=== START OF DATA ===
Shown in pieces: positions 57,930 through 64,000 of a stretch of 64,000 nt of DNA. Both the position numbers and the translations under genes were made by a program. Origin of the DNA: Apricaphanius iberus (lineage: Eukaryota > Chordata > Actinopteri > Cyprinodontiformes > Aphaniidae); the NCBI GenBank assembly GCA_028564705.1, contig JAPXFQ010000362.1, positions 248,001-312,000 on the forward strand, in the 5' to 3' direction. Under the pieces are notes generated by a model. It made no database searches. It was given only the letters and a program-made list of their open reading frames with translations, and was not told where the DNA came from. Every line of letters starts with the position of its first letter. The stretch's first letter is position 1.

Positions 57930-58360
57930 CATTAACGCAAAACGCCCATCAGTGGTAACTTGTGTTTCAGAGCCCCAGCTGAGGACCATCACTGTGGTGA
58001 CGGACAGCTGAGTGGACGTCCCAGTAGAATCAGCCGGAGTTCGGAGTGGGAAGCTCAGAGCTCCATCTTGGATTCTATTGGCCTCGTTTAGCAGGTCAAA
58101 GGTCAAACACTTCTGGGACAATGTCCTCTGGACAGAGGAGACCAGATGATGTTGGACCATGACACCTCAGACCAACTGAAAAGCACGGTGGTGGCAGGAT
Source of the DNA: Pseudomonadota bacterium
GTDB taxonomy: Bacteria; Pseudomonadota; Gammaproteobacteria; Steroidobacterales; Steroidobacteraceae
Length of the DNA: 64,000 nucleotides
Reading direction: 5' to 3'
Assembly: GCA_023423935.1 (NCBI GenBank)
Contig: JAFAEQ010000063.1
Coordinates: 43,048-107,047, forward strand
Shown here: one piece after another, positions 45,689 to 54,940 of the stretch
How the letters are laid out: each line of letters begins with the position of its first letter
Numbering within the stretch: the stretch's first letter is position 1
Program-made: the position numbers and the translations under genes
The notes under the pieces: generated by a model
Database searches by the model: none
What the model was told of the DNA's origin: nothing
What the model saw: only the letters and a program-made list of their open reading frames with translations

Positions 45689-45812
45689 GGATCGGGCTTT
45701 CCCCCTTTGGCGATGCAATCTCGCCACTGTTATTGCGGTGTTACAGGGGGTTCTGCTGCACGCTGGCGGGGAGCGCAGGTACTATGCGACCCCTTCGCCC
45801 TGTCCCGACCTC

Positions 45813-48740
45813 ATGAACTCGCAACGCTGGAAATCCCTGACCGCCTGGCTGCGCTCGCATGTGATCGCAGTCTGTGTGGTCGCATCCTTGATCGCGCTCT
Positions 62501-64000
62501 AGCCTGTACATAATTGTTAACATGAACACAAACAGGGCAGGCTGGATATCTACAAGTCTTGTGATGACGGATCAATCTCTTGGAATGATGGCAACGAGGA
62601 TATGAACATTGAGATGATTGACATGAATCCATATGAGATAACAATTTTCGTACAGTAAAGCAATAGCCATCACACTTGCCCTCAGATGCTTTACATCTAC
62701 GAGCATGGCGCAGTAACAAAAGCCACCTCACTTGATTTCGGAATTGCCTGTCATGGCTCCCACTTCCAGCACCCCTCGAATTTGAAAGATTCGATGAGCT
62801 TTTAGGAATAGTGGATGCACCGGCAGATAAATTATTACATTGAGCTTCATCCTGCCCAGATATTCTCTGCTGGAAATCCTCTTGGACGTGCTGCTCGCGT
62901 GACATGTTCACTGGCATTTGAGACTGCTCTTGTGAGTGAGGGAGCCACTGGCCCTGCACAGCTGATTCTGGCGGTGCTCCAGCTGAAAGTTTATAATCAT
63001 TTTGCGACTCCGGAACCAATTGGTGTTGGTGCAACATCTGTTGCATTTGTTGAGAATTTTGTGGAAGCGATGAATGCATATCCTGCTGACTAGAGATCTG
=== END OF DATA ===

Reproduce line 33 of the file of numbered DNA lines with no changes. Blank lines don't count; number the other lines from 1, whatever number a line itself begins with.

63001 TTTGCGACTCCGGAACCAATTGGTGTTGGTGCAACATCTGTTGCATTTGTTGAGAATTTTGTGGAAGCGATGAATGCATATCCTGCTGACTAGAGATCTG